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Marie Forleo introduction


I'm Avital.

You want a present, peaceful and playful family life? I'm here to help you make that a reality.

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Help! Bedtime is a nightmare!

Is bedtime sometimes a dragged out saga for you, taking hours more than you anticipated? Or do you sometimes feel like your little one becomes so wired and energetic just as you’re trying to wind him down?

Over the past few years I’ve collected some rituals, tips and tricks that have made bedtimes really smooth and enjoyable for us – for the most part. We still have those off-days of course, and all of this works for us but it might not be right for your family . Still, here are the pearls that have transformed our evenings and hopefully some of them can apply to yours.

  1. Start early
    For us, bedtime starts 2 hours before our kids fall asleep, and that is early (normally before 7pm). It seems so many children (and adults) are sleep deprived, and often an earlier bedtime just gives them that extra hour or two they really need. Our kids, at least, won’t usually sleep-in in the morning, no matter what time they fell asleep, so this is our only assured way of adding extra zzzs.What starting early means is that you create some quiet time before bedtime, enough time to unwind, play, relax, eat slowly etc. If you’re rushing in the door, or ushering play dates out just 30 minutes before bedtime, your kids may not have enough time to unravel from the day and they may get even more wired.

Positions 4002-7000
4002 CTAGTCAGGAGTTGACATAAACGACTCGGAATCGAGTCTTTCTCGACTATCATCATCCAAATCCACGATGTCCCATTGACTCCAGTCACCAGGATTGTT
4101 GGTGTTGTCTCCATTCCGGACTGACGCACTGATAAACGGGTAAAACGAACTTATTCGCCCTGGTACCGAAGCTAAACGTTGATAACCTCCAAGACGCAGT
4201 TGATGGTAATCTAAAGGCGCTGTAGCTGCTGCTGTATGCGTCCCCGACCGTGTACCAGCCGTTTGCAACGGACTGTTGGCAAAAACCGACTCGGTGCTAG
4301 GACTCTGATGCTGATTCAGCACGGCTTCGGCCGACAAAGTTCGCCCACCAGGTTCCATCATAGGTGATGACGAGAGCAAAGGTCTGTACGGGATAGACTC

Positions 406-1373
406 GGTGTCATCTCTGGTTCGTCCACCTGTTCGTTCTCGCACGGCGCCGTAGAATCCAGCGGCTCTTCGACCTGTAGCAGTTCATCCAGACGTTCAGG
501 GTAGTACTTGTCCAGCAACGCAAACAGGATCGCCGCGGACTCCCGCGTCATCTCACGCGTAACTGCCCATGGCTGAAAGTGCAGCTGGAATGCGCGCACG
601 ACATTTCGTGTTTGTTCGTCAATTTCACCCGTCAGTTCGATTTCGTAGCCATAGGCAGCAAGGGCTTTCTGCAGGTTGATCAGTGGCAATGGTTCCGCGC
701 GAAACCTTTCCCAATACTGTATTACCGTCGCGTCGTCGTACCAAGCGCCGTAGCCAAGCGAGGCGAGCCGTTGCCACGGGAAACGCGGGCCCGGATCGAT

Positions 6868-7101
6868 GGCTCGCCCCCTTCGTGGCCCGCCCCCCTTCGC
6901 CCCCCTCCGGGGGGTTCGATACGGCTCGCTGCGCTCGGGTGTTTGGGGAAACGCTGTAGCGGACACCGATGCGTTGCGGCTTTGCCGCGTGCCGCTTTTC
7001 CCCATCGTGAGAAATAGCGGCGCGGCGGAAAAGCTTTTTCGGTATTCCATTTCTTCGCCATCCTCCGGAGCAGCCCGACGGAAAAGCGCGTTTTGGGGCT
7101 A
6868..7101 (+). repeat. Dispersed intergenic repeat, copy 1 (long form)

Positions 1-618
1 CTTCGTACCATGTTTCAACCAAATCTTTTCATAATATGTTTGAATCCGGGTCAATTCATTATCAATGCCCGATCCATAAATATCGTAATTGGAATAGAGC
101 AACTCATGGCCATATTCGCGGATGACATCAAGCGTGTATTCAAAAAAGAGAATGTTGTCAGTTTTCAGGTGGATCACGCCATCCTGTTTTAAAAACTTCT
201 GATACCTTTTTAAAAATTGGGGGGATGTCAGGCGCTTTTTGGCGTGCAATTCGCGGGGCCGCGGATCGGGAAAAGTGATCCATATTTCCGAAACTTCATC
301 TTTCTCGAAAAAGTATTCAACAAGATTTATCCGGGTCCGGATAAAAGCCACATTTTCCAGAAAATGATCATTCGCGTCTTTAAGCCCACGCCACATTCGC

2. Keep dinner close to bedtime
    Parents are often tormented by that whine that comes, just as they’re saying their final bedtime prayer… “But I’m hungry!”. Who says no to a hungry child? On the other hand it’s incredibly frustrating when you’ve cleared dinner away after final curtain calls of “Are you sure your belly is full”?Perhaps the antidote to this is to keep dinner close to bedtime and a long time after any previous snack, so that hopefully bellies fill up and hunger is kept at bay until the morning. If this doesn’t work, you could consider ” href=””>Dr. Laura Markham’s approach of keeping a snack handy at bedtime. Perhaps always the same options, to simplify.
  3. Limit fluid intake
    Limiting fluid intake is great before bed, of course only if your kid isn’t thirsty.  If you try to push the balance of fluid intake over to the morning and midday, and then less at night, this sometimes works.
  4. Create a soothing atmosphere
    For many kids, this is really critical in my opinion. As a sensitive person myself, if I don’t have the calming lighting, or if I’m overexposed to screens in the evenings, I’m less likely to fall asleep easily. Many kids are ultra sensitive to their environments and need to feel the calm in your voice, in the lighting, and in the sounds around them.There are lots of ways of soothing all five senses, some might seem like overkill to you, but hey, what’s a little essential oil action if it reduces the hours spent trying to sooth your child to sleep?

    Sight – Dim the lights (heck, if possible – watch the sunset!) and always opt for warm lights (never cold, white florescent). Soft lighting is crucial for unwinding. If you can go all out consider lighting candles during bath time (stay safe, bla bla). Often visual triggers like tidying up the house can also send a wind-down message.